Do you have a favorite city? Hong Kong, Paris, London, New York, Phoenix, Shanghai, Geneva, Denver, Barcelona, Charleston, and Singapore all come to mind. But one of my new favorite cities is Boston. It’s location on the water, quaint restaurants, history, international flavor and concentration of great schools (e.g. Harvard and MIT) make it irresistible. And now that I live in New England, it’s only a couple hours away. Yes, I never thought I’d live in New England, but here I am. And as I learn my way around a bit, I’m learning that I really enjoy Boston.
Recently we made a day trip to Boston and I asked my wife to drive. Although I normally do the driving, she drove. I was “working.” Although it was a Saturday, I had some urgent email, texts, and phone calls to make. It comes with heading up a 24×7 operation. Sometimes I’m able to set it aside. Sometimes I cannot. But by the time we arrived in Boston, I’d mostly completed my urgent work and was able to enjoy the day.
As luck would have it, about the time we left, I had another work issue on which to focus. Again, my wife very willingly drove home and let me “work” from the passenger seat. But later that night, I started thinking about how her driving had allowed me to work. And I starting thinking about delegation. Now asking my wife to drive for me so I could work may not be delegation in its purest form, but still, it prompted my reflection on delegation nonetheless.
Are you a good delegator at home? At work? Do you know why you should delegate? Many people know they should delegate, but don’t understand its benefit. I’m going to share 4 reasons to delegate and one “watch out” to avoid.
- Delegating a task to another (often, but not always, a subordinate) adds value when it plays to their strengths. For example, if you have a project or task that requires advanced spreadsheet skills, delegating it to a spreadsheet “whiz” plays to their strengths. They can complete the project or task more quickly, and better, than you.
- Delegating a task to another adds value when you don’t know how to complete it or when it requires you to do something at which you don’t do well. Yes, you could learn, but perhaps you don’t have the time or it’s not a skill you plan to use frequently in the future.
- Delegating a task to another adds value when you don’t have time to complete it. This falls into the “divide and conquer” category. This was the case when my wife drove to Boston. I can drive. I drive a lot. And I’m a good driver. But I couldn’t drive and complete my urgent work requirements. Her driving allowed me to focus on other tasks (by the way, she’s a great driver).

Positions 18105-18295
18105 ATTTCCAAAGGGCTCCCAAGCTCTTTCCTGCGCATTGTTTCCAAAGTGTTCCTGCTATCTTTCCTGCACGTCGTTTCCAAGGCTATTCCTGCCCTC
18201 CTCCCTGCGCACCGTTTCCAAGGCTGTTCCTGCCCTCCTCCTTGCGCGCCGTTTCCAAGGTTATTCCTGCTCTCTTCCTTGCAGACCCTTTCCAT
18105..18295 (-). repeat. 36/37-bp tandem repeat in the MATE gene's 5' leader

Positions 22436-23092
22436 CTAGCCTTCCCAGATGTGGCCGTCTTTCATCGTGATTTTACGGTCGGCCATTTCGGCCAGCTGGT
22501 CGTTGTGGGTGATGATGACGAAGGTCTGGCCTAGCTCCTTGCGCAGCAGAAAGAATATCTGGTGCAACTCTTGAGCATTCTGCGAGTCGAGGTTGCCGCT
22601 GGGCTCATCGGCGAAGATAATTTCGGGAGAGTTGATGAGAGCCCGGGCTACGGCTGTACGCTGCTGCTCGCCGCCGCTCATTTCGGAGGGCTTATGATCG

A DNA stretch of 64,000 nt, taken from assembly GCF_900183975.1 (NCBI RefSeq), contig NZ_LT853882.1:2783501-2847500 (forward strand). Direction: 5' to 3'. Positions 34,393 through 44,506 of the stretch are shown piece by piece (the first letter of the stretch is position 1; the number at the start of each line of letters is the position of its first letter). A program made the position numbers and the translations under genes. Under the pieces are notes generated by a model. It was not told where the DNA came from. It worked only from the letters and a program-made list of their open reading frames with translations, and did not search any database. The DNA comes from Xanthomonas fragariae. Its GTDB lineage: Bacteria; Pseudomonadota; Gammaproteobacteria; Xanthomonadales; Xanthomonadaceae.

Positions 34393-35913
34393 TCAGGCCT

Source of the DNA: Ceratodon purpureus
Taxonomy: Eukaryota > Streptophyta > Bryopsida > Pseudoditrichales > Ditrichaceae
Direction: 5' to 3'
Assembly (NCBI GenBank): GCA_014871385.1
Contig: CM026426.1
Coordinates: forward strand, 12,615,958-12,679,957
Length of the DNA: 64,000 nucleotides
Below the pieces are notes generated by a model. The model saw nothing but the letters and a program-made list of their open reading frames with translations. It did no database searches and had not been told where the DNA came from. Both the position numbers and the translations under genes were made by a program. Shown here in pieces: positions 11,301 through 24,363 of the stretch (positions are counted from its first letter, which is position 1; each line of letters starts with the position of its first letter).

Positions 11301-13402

- Delegating a task to another adds value when it provides a learning/development opportunity for them. I once had an aspiring project manager who wanted a project to manage. By chance, I happened to have a small project that I didn’t have time to complete and I gave it to her (and mentored her during the experience). This helped both of us. It took something off my plate and it provided practical experience in an area in which she desired to develop and grow.
- Here’s the “watch out” to avoid: Don’t over delegate. Over-delegating frustrates those around you because you’re not pulling your own weight. They’ll feel like you’re taking advantage of them. And you deprive yourself of learning and adding value. If you over delegate, you may find yourself losing key skills.
- Bonus: Be certain to provide appropriate thanks and recognition to others completing delegated tasks. Give them the needed tools, resources and support to complete their tasks. Finally, remember that although you’ve delegated a project or task, as the boss, you’re ultimately accountable. They get the credit if things go well. You stand up and take the blame if things don’t go well.
How about you? Do are you a good delegator? Any favorite tips to share with other readers?
As always, the floor is open to your comments, suggestions, thoughts, and feedback.
Dr. Robert Gerwig is an agent of change and is able to balance the needs of the business and the needs of people. Dr. Gerwig believes and practices the values of performance and delivery of business metrics while simultaneously developing and growing people into leaders. You can contact him at RobertGerwig[at]LeadStrategic.com.
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